Many consequential turning points can be viewed as crossroads from which we can pursue two or more paths. How we react to these moments—which may seem at the time like “points of no return”— will in part determine how their outcomes will unfold. If we understand how the myths of happiness drive our responses, we are more likely to respond wisely. Indeed, failing to grasp the impact of the “I’ll be happy when [I have a partner, job, money, kids]” fallacy may lead us to make very poor decisions—for example, leaving perfectly good jobs and marriages, harming our relationships with our children, squandering our money, and wounding our self-esteem. And, if we continue to believe “I can’t be happy when [I don’t have a partner, money, youth, accomplishments],” we may unwittingly create a self-fulfilling prophecy, such that those turning points end up poisoning our happiness and contaminating the still satisfying aspects of our lives.

How we respond to crisis moments—whether we keep our heads down when we should lift them up, or stay put when we should act—may have cascading effects across our lives. In these moments, we choose the future.

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Once upon a time, an old farmer lived in a poor country village. His neighbors considered him well-to-do because he owned a horse, which he used for many years to work his crops. One day his beloved horse ran away. Upon hearing the news, his neighbors gathered to commiserate with him. “Such bad luck,” they said sympathetically. “May be,” the farmer replied. The next morning the horse returned, but brought with it six wild horses. “How wonderful,” the neighbors rejoiced. “May be,” replied the old man. The following day, his son tried to saddle and ride one of the untamed horses, was thrown, and broke his leg. Again, the neighbors visited the farmer to offer their sympathy on his misfortune. “May be,” said the farmer. The day after that, conscription officers came to the village to draft young men into the army. Seeing that the farmer’s son had a broken leg, they passed him by. The neighbors congratulated the farmer on how well things had turned out. “May be,” the farmer replied.

“Joy and woe are woven fine.” William Blake’s line from the poem “Auguries of Innocence” elegantly and simply extracts the kernel of wisdom from this story. It also helps answer the question of why the myths of happiness are wrongheaded. We may think we know whether a particular turning point should make us laugh or cry, but the truth is that positive and negative events are often entwined, rendering predictions about consequences—which may cascade in unexpected ways—exceedingly complex. Similarly, when we consider the single best thing that has happened to us during past years—and the single worst thing—we may be surprised to learn that they are often one and the same. Perhaps we had our hearts broken, but then being single solidified our identity and led us to meet a more ideal mate. Perhaps we were laid off from a longstanding career, but the event prompted us to make the transition to a more exciting field. Or, perhaps we were thrilled after we sold our company for a great deal of money, but now deem it one of the biggest mistakes of our lives. In sum, which events are life changing, and in what ways, is often not immediately knowable. Sometimes an unassailably positive event—winning the lottery, getting promoted, having a child—sets into motion a crisis or deep disappointment, because our less-than-joyful reactions to them violate our notions of what should make us happy. And other times a misfortune—losing a job, a dream, or a life partner—is a gateway to something wonderful, in part because we realize that we were wrong to believe that such events would permanently damage us.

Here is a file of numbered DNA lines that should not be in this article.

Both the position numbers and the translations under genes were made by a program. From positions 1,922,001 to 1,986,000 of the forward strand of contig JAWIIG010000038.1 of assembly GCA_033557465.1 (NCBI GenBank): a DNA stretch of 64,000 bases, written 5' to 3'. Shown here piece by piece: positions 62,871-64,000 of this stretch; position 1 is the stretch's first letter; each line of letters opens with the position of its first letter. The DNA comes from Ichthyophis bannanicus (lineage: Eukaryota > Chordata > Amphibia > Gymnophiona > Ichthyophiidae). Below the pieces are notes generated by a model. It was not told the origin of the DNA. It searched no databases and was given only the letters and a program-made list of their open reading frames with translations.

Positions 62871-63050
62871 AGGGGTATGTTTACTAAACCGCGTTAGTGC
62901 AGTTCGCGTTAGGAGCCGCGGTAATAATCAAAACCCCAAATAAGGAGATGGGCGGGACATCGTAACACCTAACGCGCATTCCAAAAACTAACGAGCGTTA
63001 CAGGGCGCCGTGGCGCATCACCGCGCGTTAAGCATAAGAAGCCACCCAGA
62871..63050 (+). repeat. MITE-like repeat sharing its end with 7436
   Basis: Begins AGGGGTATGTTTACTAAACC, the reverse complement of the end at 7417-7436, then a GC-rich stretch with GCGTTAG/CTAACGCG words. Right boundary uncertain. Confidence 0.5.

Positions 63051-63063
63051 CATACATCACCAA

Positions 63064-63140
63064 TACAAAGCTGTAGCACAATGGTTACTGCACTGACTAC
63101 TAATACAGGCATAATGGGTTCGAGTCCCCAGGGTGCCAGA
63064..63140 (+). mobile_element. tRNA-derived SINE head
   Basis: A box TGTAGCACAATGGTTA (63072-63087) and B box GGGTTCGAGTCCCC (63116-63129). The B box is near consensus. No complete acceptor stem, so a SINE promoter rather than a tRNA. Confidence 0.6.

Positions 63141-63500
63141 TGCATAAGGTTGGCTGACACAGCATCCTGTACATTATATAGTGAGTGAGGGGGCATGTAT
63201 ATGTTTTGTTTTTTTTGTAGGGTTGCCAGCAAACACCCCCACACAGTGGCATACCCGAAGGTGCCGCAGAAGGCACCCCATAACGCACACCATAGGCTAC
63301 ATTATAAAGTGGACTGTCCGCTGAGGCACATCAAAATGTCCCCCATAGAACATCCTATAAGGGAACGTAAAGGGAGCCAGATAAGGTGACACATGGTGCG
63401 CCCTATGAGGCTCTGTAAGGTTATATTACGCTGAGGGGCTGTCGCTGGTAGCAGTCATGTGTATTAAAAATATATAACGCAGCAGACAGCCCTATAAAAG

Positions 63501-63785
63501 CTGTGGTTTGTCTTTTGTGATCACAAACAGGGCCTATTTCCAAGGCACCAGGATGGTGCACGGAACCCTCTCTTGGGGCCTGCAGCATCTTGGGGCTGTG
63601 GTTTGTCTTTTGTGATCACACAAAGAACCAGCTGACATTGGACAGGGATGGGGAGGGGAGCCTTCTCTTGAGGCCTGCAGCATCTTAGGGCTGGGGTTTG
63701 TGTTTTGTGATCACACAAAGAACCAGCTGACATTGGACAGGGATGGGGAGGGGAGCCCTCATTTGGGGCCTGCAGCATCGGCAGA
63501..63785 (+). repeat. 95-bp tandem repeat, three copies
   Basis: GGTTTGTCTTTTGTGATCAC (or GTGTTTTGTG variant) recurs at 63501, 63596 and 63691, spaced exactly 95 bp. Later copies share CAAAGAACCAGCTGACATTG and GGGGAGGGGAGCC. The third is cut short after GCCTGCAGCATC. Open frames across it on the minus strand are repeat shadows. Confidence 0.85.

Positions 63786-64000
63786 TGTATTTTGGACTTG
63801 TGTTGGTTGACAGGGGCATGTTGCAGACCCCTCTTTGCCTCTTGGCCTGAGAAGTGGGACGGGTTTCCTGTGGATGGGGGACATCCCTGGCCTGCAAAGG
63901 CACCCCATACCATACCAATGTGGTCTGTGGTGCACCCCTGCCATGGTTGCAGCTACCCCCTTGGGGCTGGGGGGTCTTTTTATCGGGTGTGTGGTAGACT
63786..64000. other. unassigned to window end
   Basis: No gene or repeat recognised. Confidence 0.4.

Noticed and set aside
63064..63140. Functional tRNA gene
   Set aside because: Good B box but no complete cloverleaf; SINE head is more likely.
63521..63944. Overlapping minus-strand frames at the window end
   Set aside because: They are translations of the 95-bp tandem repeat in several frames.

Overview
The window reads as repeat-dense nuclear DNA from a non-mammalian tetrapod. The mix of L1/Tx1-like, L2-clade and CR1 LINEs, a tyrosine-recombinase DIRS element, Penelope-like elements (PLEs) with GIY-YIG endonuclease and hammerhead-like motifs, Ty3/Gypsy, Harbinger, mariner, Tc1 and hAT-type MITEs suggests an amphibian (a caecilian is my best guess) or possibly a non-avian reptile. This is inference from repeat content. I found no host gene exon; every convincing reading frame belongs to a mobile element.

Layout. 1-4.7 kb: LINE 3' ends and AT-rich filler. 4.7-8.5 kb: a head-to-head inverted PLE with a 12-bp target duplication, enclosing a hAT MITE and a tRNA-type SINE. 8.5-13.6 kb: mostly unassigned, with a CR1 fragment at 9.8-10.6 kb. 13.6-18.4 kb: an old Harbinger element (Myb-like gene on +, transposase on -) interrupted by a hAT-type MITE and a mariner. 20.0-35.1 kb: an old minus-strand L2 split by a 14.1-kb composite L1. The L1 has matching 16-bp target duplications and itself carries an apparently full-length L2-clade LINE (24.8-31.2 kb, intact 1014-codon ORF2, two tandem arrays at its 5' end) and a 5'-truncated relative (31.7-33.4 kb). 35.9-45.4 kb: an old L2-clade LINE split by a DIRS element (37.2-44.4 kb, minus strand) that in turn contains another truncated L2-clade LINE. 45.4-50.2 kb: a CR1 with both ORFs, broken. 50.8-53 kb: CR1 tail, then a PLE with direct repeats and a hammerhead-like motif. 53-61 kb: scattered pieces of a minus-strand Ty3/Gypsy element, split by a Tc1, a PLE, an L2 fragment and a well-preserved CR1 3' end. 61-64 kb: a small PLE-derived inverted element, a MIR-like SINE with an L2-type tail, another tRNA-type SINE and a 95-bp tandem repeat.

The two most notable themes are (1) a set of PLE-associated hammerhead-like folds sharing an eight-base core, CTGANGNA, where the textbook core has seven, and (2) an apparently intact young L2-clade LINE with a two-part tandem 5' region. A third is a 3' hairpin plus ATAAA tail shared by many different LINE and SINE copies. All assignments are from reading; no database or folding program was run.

In a series of elegant experiments, University of Virginia professor Tim Wilson and Harvard University professor Dan Gilbert and their colleagues have shown that our key error is that we overestimate how long and how intensely a particular negative life event (such as a diagnosis of HIV or being fired from a cherished job) will throw us into despair, and how long and how intensely a particular positive event (earning lifetime tenure or having our marriage proposal accepted) will throw us over the moon. The primary reason that we do this is neatly summed up by the fortune-cookie maxim: “Nothing in life is as important as you think it is while you are thinking about it.” In other words, we exaggerate the effect a life change will have upon our happiness because we cannot foresee that we won’t always be thinking about it.

For example, when we try to predict how dejected we will feel after our romance dissolves or how blissful we will feel after we finally have the money to buy the long-dreamed-of beach house, we neglect to consider that during the days, weeks, and months after the event in question, many other events will intervene, thus serving to temper our pleasure or mitigate our pain. Daily hassles (like being stuck in traffic or overhearing a catty comment) and daily uplifts (like running into an old friend) are likely to toy with our emotions to a significant degree and thus buffer the misery of a breakup or dilute the joy of a new home.

Two other forces are at work that conspire to lead us astray in predicting our future feelings. The first is simply our failure to imagine accurately the impact of the transition point we are predicting. For example, for many of us, images of a future marriage comprise romantic picnics for two, drinking champagne by the fire, sex as often as we want, harmonious collaboration on all difficult life decisions, and a cherubic infant sleeping in our arms, with our spouse offering to make all the diaper changes. We don’t tend to visualize the stresses, ups and downs, waning passions, disagreements, misunderstandings, and disappointments of long-term love—all of the things that connive to short-circuit a marriage’s honeymoon period. Similarly, the pictures in our minds of what it would be like to experience joblessness or deep regrets or being single are unduly dark and pessimistic.